Forbidden love, an abusive father, and planes falling out of the sky. These are just a few issues that plague the characters in Meghan Kennedy’s Napoli, Brooklyn. Despite all of this, the main character’s favorite phrase is “no worries”. This sense of denial might be the core of the many, and slightly muddied, themes throughout this play. However, if anything is crystal clear in this production, it is the spectacular performances given by the ensemble cast of actors. Throughout the play, Kennedy invites the audience to join these characters in battle as they struggle to retain a sense of faith while somehow remaining free agents.
The play takes place in 1960 and follows a family of five living in Brooklyn, New York. Luda and Nic Muscolino (played by an electric Alyssa Bresnahan and an intimidating Michael Rispoli) are two Italians of great faith who moved to America at young ages in hopes for a better life. They have three daughters, all on very different paths towards self realization. The eldest, Vita (played by a self assured Elise Kibler), is sent away to a convent after a rough confrontation with her father. The middle child, Tina (portrayed by a both physically and emotionally powerful Lilli Kay), battles with lack of self-esteem. The youngest, Francesca (played by a fiery Jordyn DiNatale), is a snappy and passionate young woman who constantly dreams of a better life by running away with her first love Connie (played by a nervous Juliet Brett). As the title suggests, the play pits “Old World” Italy against “New World” Brooklyn in both a symbolic and literal way. While the sisters become closer throughout the play, we watch them distance themselves from their father and his abusive demeanor. Luda constantly attempts to bridge the widening gap between her husband and daughters but can’t seem to come to terms with the dire reality of her family’s situation. This schism cracks wide open during a tense Christmas dinner two weeks after a plane crashes down in their neighborhood.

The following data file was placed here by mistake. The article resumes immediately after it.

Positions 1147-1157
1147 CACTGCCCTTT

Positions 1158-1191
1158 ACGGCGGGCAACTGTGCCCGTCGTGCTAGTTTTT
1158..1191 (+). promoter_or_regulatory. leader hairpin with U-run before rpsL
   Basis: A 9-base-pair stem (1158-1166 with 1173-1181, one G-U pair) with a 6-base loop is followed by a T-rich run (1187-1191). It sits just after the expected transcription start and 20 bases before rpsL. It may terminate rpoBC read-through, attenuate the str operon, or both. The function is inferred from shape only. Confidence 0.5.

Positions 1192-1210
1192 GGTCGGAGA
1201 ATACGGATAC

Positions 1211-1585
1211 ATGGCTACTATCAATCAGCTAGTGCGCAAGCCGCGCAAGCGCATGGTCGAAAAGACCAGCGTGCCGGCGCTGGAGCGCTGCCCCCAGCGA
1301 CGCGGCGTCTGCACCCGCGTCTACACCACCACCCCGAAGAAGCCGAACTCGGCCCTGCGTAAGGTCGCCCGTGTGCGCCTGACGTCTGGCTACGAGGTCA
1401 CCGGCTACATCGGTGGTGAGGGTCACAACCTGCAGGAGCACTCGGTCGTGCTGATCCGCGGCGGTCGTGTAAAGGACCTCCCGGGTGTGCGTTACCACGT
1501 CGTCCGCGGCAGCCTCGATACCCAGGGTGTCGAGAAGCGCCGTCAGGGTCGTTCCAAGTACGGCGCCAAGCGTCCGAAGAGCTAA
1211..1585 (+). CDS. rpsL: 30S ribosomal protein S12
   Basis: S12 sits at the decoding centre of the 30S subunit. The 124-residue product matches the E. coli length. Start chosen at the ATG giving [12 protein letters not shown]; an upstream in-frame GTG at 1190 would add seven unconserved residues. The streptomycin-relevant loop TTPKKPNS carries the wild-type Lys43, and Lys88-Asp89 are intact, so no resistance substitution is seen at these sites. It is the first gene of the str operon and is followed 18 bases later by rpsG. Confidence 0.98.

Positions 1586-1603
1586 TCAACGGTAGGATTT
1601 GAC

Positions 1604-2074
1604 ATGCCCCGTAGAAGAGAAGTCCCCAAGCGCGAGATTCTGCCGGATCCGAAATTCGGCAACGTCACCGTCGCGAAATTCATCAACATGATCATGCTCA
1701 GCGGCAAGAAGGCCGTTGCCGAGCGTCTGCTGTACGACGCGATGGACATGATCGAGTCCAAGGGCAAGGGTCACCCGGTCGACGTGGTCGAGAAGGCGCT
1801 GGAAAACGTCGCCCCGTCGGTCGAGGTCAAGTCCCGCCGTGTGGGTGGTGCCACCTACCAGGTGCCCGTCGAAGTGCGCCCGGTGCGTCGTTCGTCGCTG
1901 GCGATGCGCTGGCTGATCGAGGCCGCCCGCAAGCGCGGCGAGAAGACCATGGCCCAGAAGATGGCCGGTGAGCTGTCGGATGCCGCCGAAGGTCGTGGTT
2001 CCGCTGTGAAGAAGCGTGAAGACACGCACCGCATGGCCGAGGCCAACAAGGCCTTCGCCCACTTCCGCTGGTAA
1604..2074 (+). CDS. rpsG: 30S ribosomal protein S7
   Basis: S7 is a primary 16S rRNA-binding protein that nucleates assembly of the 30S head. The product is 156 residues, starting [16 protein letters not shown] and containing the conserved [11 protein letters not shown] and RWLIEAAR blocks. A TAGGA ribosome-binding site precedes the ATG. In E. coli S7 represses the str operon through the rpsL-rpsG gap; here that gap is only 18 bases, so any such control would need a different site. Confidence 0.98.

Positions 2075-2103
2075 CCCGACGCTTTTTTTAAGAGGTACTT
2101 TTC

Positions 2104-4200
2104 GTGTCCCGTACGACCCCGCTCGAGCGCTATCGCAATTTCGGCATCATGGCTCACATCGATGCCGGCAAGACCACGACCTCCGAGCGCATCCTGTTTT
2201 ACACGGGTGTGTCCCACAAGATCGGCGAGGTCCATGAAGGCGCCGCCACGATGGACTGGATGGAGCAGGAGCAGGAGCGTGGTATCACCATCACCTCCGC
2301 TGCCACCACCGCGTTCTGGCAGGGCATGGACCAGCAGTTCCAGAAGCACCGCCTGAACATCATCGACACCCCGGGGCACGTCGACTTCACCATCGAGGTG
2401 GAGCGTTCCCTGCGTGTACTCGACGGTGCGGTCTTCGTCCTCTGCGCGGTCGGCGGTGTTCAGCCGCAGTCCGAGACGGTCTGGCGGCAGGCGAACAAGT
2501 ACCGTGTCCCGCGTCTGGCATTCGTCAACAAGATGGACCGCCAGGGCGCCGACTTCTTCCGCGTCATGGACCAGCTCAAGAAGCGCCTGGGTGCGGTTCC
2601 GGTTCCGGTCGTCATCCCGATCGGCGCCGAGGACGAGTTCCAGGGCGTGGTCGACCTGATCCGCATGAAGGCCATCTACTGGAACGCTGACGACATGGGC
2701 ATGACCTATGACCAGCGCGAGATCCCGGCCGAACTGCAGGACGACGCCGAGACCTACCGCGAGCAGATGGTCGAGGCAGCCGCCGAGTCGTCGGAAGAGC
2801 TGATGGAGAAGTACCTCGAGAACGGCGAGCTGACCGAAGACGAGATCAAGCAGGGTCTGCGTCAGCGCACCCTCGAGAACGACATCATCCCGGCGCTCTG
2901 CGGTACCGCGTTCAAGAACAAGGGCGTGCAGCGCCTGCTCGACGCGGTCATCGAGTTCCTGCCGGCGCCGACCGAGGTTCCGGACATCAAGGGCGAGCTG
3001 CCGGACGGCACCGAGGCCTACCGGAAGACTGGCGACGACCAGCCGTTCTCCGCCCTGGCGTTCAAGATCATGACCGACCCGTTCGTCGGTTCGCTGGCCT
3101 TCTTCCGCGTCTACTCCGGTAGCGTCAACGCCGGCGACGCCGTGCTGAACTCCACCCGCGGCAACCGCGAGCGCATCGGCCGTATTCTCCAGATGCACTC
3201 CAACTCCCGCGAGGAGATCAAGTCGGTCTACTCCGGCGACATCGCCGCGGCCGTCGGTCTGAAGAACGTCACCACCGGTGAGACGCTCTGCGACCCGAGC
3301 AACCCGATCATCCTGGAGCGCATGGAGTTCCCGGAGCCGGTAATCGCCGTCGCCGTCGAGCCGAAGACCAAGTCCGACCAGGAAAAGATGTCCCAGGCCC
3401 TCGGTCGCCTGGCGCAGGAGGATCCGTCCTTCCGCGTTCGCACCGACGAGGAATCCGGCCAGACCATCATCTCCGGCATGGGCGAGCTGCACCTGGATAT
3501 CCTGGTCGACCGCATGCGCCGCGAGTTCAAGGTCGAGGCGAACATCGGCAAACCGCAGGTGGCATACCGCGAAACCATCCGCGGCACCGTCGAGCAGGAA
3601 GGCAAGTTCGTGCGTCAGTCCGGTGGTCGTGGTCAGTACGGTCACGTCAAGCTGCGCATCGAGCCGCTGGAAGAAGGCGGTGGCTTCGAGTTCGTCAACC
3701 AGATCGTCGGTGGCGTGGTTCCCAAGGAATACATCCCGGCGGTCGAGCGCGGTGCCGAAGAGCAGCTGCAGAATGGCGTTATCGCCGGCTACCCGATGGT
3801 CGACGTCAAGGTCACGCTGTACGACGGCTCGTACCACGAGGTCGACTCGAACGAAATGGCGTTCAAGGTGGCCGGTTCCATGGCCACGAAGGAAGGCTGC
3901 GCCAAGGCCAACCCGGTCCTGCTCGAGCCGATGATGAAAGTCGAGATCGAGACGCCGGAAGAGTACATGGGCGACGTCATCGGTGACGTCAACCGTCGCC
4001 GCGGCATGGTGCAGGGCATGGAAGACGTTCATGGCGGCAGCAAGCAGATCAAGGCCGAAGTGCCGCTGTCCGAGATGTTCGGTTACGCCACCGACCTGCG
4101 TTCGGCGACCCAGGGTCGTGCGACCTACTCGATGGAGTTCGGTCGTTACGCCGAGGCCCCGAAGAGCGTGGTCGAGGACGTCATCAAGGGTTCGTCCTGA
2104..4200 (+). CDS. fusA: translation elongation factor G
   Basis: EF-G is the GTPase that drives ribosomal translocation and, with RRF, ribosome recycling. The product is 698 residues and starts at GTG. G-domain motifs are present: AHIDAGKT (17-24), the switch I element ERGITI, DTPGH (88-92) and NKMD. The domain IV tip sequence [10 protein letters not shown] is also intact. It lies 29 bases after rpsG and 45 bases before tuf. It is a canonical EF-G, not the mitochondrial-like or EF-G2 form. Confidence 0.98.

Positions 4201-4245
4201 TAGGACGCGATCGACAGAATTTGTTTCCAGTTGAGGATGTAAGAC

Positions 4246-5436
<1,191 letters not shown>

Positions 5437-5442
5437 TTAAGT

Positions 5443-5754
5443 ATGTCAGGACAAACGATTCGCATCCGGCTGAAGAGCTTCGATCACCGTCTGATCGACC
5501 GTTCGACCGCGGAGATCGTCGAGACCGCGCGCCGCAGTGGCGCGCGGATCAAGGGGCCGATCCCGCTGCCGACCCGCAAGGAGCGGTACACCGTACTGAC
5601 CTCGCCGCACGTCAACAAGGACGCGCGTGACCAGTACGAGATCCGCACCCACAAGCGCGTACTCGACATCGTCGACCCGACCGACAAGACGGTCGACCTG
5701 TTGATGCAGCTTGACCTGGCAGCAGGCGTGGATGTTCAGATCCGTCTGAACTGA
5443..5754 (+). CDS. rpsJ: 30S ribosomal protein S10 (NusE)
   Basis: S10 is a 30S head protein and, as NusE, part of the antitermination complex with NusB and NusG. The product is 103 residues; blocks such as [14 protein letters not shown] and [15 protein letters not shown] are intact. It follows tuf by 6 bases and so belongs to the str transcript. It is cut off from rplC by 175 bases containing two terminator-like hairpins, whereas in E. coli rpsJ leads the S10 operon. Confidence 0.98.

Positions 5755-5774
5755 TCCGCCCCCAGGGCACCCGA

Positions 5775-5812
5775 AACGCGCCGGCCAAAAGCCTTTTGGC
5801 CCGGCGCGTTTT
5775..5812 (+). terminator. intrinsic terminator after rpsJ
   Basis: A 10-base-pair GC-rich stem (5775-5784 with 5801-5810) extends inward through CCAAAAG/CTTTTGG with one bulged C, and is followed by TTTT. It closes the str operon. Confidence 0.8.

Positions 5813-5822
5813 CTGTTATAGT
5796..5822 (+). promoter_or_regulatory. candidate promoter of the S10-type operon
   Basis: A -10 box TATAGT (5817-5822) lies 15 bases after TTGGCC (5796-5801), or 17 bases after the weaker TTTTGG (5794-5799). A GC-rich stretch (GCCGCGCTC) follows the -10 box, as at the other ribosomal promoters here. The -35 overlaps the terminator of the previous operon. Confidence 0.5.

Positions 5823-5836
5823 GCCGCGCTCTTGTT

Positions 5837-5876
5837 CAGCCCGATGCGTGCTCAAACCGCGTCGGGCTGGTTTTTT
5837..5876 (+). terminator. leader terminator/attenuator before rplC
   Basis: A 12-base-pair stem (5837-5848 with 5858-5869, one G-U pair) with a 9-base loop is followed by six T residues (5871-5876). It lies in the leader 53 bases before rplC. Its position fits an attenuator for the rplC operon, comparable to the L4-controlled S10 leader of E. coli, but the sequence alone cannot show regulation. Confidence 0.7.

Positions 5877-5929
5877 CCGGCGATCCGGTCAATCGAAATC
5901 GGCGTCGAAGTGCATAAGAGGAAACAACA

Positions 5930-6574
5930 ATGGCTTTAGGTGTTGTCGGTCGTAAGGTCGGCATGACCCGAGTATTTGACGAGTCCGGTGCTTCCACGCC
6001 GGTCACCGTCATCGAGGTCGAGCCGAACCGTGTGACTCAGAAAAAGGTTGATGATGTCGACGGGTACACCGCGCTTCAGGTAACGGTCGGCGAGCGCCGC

I thought the latter end of the play was the most powerful. There is a fantastic sense of redemption when the most disenfranchised characters rightfully claim their worth. Luda reminds the audience, through an emotional and liberating dialogue with Connie, that it is a human right to own your freedom. Napoli, Brooklyn warns us that this right will constantly be under attack, but it doesn’t mean we should ever stop fighting. JHG
Roundabout at Laura Pels Theatre, 111 West 46th Street
Ticket Price: $79, discounts available TKTS, Playbill, Broadway Box
Running Time: 2 hours and 5 minutes (including 15 minute intermission)
Runs thru: September 2, 2017